Sen. Mitch McConnell spent the last four years (well over two decades, really) saying that any increase of the tax rate for the super-rich — “job creators,” God bless them — would destroy the economy and kill jobs, and was only supported by people who wage class warfare and envy the successful heroes who make America great.
And just before the ball dropped in Times Square, Mitch McConnell said “nevermind,” orchestrating a last-second deal to raise the tax rates on individual income over $400,000.
While most of the Senate GOP stood with McConnell on the compromise, Sen. Rand Paul voted against it, blasting it with considerable fervor. He did not blast McConnell himself, of course, because Paul’s not going to interfere with his 2016 presidential campaign meal ticket.
The House passed the “McConnell Class Warfare Bill” last night, but with only one-third of Republicans voting for it. Kentucky congressmen Brett Guthrie, Ed Whitfield and Thomas Massie voted against it, and the Tea Party howling over “McConnell’s Envy” has already begun.
From Phillip Bailey at WFPL, Louisville Tea Party president Sarah Durand got that party started this morning:
McConnell took a bold and commendable step (even John Yarmuth praised him) by releasing his prized hostage unharmed — 98 percent of Americans who would have seen their taxes increase dramatically — but now he ought to check over his shoulder for any folks wearing tri-cornered hats and brandishing proverbial knives. Their devotion to protecting every penny of billionaires will not be as easily discarded as it was for McConnell.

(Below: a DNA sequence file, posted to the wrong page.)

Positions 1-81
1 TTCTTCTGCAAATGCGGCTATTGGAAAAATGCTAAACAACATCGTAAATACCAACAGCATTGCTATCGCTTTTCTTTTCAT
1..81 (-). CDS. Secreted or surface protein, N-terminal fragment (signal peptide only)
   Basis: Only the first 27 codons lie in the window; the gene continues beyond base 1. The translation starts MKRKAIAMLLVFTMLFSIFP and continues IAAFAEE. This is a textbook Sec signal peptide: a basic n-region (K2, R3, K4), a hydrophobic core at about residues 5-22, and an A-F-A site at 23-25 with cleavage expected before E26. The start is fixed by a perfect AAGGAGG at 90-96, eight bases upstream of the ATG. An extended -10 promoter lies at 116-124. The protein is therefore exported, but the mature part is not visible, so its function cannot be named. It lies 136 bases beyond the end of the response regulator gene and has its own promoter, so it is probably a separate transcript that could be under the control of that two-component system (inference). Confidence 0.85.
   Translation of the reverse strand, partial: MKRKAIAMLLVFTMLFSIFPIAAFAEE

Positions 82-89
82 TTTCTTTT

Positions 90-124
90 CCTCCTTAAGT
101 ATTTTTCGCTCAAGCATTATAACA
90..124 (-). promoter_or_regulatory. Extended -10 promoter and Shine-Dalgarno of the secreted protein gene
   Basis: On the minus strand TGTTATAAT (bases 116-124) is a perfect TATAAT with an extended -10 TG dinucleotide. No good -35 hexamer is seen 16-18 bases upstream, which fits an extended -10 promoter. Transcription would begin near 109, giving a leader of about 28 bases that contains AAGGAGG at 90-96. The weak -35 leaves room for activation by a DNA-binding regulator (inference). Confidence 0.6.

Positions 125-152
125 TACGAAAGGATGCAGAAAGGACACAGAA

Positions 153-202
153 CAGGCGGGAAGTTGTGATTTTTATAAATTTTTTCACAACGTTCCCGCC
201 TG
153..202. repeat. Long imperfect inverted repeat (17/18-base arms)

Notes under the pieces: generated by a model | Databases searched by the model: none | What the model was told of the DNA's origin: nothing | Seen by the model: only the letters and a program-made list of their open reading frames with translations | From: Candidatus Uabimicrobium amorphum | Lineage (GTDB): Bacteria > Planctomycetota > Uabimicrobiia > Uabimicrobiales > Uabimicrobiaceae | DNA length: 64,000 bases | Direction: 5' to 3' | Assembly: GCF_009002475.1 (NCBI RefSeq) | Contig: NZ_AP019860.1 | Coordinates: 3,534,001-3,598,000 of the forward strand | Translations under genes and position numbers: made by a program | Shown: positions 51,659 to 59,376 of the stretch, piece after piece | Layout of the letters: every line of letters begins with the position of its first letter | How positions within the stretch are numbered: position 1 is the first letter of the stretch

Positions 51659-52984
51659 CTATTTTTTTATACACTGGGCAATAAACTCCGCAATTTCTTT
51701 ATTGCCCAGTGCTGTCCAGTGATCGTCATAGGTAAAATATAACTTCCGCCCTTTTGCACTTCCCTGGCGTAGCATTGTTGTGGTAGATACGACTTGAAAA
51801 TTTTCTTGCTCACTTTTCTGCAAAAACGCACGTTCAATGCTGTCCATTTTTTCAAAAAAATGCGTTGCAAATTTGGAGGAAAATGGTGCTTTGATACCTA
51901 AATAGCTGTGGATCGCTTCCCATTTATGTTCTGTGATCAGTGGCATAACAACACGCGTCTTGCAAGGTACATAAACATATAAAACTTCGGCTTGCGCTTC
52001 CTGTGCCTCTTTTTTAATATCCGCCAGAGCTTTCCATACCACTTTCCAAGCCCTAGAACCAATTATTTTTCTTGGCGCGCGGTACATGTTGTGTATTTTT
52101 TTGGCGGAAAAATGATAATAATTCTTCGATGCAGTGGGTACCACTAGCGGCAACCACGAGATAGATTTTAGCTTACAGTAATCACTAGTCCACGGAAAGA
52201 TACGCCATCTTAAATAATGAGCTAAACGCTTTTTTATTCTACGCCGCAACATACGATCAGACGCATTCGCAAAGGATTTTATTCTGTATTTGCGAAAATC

*** UPDATE ***
Here’s Rep. Thomas Massie’s response to the vote in a press release this morning, in which he avoids calling it a “turd sandwich” this time:
“This plan is Washington kicking the can down the road,” said Massie. “The modest spending cuts agreed to in the 2011 debt ceiling deal are postponed by this bill. This bill does nothing to reform our bloated tax code—in fact the bill perpetuates Obama’s failed stimulus spending within the tax code. Finally, it fails to address entitlement reform or the solvency of Social Security and Medicare.”
“Democrats and Republicans in Congress are once again committing doublespeak by labeling tax increases as tax cuts, and spending increases as spending cuts. I am confident that the American people will see through this.”
“The citizens of Kentucky’s 4th District sent me to Washington to implement real solutions,” Massie continued. “My constituents know that only real and immediate spending cuts can avert our nation’s impending debt crisis.”